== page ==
vibhāvita rati jabe kriyāpara ho’ye tabe
anubhāba hoya to’ udita
citta-bhāba udghāṭiyā kore bāhya su-bikriyā
jakhana je hoya to’ ucita
1) When one experiences ecstatic love stimulated by the above-mentioned uddipanas, then a natural resultant reaction occurs in one’s body. This is called anubhāva. It is like opening the doors of the heart, thus releasing the emotions. When the ecstasy thus comes to the external plane, some fine physical reactions become visible, which are quite befitting of the emotions which are revealed from within the heart.
nṛtya gīta biluṇṭhana krośana tanu-moṭana
huṅkāra jṛmbhana ghana-śwāsa
lokanāpekhita mati lāla-sraba ghūrṇa ati
hikkadoyā aṭṭa aṭṭa hāsa
2) The thirteen anubhāvas are dancing, singing, rolling on the ground, crying, stretching the body, loud shouting, yawning, deep sighing, complete disregard of public opinion, drooling, dizziness, uncontrollable hiccups, and extremely loud roaring laughter just like a madman.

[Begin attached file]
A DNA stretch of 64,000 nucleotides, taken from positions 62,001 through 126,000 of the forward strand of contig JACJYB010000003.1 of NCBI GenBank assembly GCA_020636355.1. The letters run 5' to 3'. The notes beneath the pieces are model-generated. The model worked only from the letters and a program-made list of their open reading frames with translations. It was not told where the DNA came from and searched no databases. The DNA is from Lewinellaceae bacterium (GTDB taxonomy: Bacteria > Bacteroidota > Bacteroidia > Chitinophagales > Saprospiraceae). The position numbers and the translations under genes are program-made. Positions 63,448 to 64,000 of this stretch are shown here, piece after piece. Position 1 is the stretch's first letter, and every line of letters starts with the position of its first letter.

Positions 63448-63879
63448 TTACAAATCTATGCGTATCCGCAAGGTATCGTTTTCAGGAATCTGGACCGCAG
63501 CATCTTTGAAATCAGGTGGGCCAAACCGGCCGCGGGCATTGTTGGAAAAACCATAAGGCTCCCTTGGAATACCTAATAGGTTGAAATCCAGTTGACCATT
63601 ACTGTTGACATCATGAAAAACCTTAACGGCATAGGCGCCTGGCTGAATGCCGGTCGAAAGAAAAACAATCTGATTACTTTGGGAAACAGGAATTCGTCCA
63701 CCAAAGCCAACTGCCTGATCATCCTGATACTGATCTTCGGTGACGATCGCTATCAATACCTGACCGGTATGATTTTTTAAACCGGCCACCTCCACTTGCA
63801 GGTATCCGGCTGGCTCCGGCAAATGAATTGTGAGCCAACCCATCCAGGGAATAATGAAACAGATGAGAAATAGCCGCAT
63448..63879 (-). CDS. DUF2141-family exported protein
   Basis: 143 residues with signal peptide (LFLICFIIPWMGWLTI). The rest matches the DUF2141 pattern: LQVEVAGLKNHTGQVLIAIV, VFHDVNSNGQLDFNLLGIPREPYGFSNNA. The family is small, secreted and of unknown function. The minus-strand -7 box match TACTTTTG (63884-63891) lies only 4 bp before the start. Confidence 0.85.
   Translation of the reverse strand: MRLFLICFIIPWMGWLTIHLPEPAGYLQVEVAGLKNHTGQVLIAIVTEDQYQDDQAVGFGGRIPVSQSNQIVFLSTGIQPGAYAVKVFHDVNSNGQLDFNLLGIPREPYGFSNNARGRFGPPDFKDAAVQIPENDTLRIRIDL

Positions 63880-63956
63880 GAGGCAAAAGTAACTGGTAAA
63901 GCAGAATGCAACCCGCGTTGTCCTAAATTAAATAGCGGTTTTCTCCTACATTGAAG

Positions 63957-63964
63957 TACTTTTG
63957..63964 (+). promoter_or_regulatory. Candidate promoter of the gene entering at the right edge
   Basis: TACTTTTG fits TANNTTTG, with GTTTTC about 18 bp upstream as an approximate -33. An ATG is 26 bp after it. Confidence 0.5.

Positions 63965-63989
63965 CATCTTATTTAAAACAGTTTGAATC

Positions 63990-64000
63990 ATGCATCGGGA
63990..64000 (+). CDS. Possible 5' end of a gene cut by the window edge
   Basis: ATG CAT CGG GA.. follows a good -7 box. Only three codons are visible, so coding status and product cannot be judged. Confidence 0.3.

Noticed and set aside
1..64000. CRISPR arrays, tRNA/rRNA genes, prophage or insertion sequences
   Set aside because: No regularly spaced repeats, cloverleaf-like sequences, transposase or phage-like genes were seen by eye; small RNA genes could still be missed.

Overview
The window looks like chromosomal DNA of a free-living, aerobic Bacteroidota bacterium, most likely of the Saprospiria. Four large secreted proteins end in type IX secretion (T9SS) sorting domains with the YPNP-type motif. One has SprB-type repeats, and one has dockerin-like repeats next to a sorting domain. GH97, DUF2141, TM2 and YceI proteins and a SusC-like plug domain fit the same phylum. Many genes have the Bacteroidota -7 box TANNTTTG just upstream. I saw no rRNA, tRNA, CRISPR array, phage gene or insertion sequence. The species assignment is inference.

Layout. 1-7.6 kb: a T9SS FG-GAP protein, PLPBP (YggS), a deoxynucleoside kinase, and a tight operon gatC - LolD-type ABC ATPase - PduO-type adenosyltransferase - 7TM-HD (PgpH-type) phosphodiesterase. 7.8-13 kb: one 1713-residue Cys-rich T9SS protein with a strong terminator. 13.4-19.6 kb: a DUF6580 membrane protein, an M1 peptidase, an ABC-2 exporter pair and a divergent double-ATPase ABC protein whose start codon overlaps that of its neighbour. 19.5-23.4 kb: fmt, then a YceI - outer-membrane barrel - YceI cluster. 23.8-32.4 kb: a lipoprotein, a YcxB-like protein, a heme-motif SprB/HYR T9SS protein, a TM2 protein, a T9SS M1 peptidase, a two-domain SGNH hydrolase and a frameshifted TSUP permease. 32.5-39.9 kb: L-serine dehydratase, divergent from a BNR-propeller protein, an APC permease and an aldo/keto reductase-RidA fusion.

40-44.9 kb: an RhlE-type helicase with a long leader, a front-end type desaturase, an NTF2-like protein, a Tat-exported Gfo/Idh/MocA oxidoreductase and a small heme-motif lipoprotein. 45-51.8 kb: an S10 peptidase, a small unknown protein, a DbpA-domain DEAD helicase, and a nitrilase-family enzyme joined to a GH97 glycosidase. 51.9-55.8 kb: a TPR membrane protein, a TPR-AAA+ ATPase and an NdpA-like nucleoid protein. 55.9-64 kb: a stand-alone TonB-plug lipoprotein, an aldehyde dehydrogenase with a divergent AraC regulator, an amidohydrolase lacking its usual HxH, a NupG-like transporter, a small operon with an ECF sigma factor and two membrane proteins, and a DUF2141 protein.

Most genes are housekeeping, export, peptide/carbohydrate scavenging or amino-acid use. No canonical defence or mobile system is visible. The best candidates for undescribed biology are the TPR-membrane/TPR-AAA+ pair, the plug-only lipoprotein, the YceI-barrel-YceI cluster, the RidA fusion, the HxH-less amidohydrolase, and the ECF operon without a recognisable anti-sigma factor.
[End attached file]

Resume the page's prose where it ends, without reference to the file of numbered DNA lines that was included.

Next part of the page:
gātra citta jata saba alaṅkāra su-bibhāba
nigadita biṁśati prakāra
udbhāswara nāma tāra dhammilyā saṁsraṇa āra
phulla ghrāṇa nībyādi bikāra
3) It is said that there are twenty alaṅkāras, or sensual enhancements of the body and mind. One type called udbhāsvara includes letting down the hair, sniffing flowers, and adjusting the belt of one’s sārī, etc.
bilāpālāpa samlāpa pralāpa o anulāpa
apadeśa upadeśa nirdeśa o byapadeśa
4) There are also twelve vācika or verbal anubhāvas, namely 1) vilāpa (words of lamentation), 2) alāpa (witty flattery), 3) samlāpa (conversations), 4) pralāpa (frivolous babbling), 5) anulāpa (repeating the same thing over and over again), 6) apalāpa (giving another meaning to a previous statement) 7) sandeśa (sending a message to a lover afar), 8) atideśa (to say “his words are my words”), 9) apadeśa (saying one thing to indicate something else), 10) upadeśa (words of instruction), 11) nirdeśa (to clarify “I am that same person”), 12) vyapadeśa (to reveal the heart under another pretension).